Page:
The Club of Rome proclaims in their 1990 publication, The First Global Revolution, on page 75, “The common enemy of humanity is Man.” The paragraph beneath this title describes how they concocted the idea of man-made global warming.


“In searching for a common enemy against whom we can unite, we came up with the idea of pollution, the threat of global warming, water shortages, famine and the like, would fit the bill…The real enemy is humanity itself.”


Water shortages can be real or government manufactured like the case of Tombstone, Arizona. The EPA started a “green war” against farmers in the fertile San Joaquin Valley in California; it left one of America’s main agricultural regions a dust bowl in 2009. The EPA-made drought put many farmers out of business, thousands became jobless, and millions of Americans paid higher prices for fruits and vegetables imported from other countries that could have been grown in California. EPA and the environmentalists protected a tiny fish, the delta smelt, while endangering humans.


Maurice Strong and Al Gore are members of the Club of Rome and involved in privately owned carbon-trading groups who stand to gain billions if the man-made global warming fraud survives and the EPA continues to destroy our economy, jobs, and our way of life.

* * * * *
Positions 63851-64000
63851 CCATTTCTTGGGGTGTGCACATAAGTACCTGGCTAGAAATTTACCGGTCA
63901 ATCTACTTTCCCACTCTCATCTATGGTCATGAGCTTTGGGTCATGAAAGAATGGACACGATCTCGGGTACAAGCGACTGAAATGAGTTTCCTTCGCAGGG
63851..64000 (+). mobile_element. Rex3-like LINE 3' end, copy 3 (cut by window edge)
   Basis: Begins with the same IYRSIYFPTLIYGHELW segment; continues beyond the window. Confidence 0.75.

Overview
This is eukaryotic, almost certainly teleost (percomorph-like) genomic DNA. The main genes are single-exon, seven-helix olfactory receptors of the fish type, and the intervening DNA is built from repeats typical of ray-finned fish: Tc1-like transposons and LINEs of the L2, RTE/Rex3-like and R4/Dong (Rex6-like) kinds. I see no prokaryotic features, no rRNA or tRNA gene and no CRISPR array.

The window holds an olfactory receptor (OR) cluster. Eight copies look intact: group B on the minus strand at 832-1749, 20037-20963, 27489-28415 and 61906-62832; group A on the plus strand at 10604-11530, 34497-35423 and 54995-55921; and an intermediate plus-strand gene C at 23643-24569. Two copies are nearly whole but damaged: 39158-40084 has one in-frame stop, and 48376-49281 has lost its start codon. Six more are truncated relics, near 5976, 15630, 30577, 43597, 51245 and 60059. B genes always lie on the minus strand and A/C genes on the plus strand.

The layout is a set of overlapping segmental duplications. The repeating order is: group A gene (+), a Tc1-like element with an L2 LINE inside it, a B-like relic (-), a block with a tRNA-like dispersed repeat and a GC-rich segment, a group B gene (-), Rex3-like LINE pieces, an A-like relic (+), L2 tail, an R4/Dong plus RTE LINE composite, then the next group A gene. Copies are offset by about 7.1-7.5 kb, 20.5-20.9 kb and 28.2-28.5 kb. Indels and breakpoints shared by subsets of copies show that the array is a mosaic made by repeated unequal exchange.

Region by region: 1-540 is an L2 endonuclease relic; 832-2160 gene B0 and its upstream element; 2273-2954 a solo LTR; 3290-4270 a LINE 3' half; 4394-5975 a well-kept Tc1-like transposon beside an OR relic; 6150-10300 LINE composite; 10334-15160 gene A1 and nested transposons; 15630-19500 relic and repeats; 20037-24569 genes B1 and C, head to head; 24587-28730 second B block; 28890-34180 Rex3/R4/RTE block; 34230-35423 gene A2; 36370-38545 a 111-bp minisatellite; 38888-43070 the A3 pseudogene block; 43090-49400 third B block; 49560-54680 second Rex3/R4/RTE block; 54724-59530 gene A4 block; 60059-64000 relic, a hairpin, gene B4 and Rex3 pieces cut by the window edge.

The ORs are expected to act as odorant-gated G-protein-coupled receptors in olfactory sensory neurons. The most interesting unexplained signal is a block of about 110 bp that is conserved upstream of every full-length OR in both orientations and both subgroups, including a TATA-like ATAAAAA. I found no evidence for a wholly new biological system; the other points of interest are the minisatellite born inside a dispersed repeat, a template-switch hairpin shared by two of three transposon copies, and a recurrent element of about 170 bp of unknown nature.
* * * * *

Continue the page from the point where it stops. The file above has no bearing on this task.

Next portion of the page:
A world government is gaining tract through social science consensus. There is nothing scientific about social science; it is strictly the opinion of a group of people who are in consensus or agreement concerning the need to regulate the planet in line with their beliefs. Science is exact and a fact. Social science is an opinion and a belief derived from personal experience, perception, or five-point scale surveys of groups of like-minded individuals and ignorant people.


In preparation for the UN Agenda Rio +20 conference in June 2012, F. Biermann et al., 33 social scientists, published in Science magazine on March 16, 2012, their contribution to the “earth system governance and planetary stewardship.” The article appears under the heading Science and Government, “Navigating the Anthropocene: Improving Earth System Governance.”